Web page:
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Thursday January 30, 2014 MYT 12:00:00 AM
Thursday January 30, 2014 MYT 7:12:14 AM
‘Those who are vigilant, careful and creative will enjoy success,’ says feng shui expert Yap Boh Chu.
ACCORDING to Taoist belief, every year of the Chinese 60-year calendar cycle is represented by a deity – a heavenly general who assists the Heavenly Jade Emperor to take charge of the mortal world for that year. These deities of the year carry the title of Tai Sui and each has a name. The Wood Horse Tai Sui is Zhang Ci.
It is believed that those whose zodiac signs clashed with the Tai Sui, will suffer ill luck. So they make a beeline to the temples to pray to the year’s deity for help to tide over a rough year.
This year, the Horse and the Rat will clash with Tai Sui. The Ox and the Rabbit will also be affected, said feng shui expert Yap Boh Chu, who predicts that in this Jia Wu (Wood Horse) year, the free-spirited and swift-footed Horse will bring with it “fires of creativity and change”.
Yap reckoned that those who are vigilant, careful and creative will enjoy success. For those unable to adapt or are too set in their ways, their fortune will take a turn for the worse.
Timing is all important. Yap said every action should be in accordance with the right timing and circumstances.
Zodiac signs which clash with Tai Sui can appease him by offering prayers at the temples. The ritual, sip Tai Sui (slipping a note to Tai Sui) is to implore the deity to overlook any slight against him.
Appeasing Tai Sui can be done at most Taoists temples within the first 15 days of the lunar new year.
In Kuala Lumpur, devotees flock to Sin Sze Si Ya Temple and Guan Di Temple, both at Jalan Tun H.S. Lee, Kuala Lumpur, to pray to Tai Sui.
In feng shui, Tai Sui refers to a specific compass direction affected by the planet Jupiter. In 2014, Yap said the direction of Tai Sui is South (compass bearing of 172.5° to 183.5°). Hence, one should avoid any disturbance or unnecessary activity in this location, for the whole year. Activities to avoid include renovations, moving of beds or any large furniture. Do not drill or hammer a nail into the wall (to avoid disturbing Tai Sui and court trouble or misfortune).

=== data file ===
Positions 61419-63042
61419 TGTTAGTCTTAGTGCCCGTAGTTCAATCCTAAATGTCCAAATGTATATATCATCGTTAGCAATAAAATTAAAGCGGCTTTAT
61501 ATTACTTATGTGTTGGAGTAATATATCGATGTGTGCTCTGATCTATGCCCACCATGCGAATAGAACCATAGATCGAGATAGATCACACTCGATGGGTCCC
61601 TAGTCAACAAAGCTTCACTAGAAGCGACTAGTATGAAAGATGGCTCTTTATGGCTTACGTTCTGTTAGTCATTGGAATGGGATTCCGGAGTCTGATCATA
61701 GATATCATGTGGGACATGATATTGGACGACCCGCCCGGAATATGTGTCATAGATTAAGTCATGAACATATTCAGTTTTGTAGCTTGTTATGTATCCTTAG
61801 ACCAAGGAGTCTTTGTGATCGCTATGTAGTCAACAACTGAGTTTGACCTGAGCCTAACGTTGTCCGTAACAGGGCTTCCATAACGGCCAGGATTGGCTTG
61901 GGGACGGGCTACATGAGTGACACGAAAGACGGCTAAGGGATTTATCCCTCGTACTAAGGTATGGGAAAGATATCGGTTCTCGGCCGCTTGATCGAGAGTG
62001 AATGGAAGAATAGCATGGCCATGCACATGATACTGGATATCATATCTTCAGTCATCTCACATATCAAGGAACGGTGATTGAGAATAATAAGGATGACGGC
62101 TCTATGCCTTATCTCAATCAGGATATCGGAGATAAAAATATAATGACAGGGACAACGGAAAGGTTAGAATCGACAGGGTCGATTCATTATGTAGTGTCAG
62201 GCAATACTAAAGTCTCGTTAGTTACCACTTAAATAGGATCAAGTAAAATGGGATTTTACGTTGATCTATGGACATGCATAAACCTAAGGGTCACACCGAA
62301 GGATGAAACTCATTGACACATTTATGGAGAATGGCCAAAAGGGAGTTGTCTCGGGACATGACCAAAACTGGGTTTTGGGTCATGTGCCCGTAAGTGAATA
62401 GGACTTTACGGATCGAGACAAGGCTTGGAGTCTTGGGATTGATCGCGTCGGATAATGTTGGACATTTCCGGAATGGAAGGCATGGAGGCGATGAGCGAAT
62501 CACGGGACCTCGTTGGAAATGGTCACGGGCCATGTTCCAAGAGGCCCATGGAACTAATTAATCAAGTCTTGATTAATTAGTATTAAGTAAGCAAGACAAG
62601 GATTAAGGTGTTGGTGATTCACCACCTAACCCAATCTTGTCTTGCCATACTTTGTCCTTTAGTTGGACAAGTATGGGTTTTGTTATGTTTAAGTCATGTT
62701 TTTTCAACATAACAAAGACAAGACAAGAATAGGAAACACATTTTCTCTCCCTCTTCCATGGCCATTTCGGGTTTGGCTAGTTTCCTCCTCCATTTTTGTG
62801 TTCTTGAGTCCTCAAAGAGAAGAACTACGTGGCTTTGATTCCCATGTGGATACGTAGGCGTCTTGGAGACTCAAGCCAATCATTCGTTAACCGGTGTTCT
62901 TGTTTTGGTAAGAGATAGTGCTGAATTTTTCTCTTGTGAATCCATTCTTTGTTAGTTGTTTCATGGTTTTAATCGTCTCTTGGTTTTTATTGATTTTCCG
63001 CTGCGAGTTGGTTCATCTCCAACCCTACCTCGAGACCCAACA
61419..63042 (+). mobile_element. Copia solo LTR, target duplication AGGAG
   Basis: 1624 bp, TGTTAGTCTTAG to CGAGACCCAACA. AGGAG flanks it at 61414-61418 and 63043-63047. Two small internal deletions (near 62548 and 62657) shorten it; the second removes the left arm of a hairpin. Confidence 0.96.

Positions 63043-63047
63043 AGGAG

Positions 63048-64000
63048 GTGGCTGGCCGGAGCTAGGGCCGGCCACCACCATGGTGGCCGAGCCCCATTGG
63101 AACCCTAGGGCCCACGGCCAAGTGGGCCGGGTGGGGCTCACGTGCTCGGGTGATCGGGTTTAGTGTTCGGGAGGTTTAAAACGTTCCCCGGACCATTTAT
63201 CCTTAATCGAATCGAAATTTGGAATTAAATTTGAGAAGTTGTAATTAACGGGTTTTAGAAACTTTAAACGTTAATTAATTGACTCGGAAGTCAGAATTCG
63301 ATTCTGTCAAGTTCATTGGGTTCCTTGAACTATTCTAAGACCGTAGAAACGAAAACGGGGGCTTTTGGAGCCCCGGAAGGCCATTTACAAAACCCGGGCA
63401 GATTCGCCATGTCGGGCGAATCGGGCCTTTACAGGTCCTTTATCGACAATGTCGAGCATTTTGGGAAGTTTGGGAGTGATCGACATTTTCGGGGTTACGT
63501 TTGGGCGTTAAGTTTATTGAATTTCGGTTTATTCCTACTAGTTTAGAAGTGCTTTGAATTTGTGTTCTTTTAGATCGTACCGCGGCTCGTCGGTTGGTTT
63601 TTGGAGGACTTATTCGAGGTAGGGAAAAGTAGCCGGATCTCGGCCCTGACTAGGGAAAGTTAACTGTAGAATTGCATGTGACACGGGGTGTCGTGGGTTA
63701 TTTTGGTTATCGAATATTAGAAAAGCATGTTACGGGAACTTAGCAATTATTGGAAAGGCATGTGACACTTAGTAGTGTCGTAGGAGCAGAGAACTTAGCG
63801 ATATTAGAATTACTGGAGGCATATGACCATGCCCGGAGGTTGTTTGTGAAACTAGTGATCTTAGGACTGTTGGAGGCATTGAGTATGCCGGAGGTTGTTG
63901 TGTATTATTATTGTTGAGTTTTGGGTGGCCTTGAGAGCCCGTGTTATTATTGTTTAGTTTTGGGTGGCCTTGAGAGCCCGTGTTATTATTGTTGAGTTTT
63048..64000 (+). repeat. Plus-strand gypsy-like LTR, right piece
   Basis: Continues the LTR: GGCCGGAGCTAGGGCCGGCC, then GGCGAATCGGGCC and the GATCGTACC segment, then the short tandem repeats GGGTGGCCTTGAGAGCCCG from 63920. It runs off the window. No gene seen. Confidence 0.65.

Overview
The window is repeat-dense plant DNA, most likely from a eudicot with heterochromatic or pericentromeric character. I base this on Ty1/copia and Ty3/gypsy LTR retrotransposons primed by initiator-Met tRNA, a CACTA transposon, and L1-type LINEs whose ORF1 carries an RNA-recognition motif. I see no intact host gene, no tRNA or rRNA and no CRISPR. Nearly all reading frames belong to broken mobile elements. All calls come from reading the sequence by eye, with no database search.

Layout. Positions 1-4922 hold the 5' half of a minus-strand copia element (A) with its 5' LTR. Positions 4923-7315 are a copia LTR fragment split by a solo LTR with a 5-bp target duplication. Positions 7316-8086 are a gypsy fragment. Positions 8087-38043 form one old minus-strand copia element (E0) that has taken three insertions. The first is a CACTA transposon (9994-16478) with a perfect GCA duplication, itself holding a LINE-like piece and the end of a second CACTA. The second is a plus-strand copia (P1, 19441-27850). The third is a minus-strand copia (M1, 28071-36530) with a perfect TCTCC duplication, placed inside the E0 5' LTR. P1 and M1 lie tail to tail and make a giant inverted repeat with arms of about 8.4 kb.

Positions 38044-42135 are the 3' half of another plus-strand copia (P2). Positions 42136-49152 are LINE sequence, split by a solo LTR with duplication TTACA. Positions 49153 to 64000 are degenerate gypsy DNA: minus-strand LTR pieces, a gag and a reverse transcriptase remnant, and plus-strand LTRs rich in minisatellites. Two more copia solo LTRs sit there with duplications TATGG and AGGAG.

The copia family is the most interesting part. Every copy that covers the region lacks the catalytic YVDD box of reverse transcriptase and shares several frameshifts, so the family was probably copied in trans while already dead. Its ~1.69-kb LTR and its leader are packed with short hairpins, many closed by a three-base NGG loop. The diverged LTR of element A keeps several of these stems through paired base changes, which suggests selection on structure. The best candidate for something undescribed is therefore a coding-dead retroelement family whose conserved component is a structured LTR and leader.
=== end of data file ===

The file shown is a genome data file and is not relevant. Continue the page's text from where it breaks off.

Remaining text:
However, house owners with their main entrance in the South or facing South will enjoy a prosperous year.
Yap warned that Sui Poh or Year Breaker (compass direction in the opposite direction of Tai Sui; North at compass bearing of 353.5° to 7.5°) is more deadly than Tai Sui.
As most people are unable to be so exact in their measurements, it is safer to just refer to South for the direction of Tai Sui and North for Sui Poh.
This year, Sui Poh also coincides with San Sha (or 3 Killings) in the North.
According to Yap, San Sha is a direction that is of concern in feng shui. This direction shifts every year and this year, it is in the North.
So do not dig the ground, renovate, move heavy furniture, drill or hammer anything in the North of your property, as you may risk activating both Sui Poh and San Sha.
Every year, there will be two locations visited by the Disaster and Sickness stars. For 2014, the locations are in the North-West and East respectively.
Avoid any activity or disturbances in these two locations of your property.
“You may hear of advice to place certain objects in these two areas, but they are not really necessary. As long as you keep these two locations quiet, you will not encounter problems from these stars,” Yap added.
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Lifestyle, Tai Sui, Deadly directions, Feng shui, Taoist
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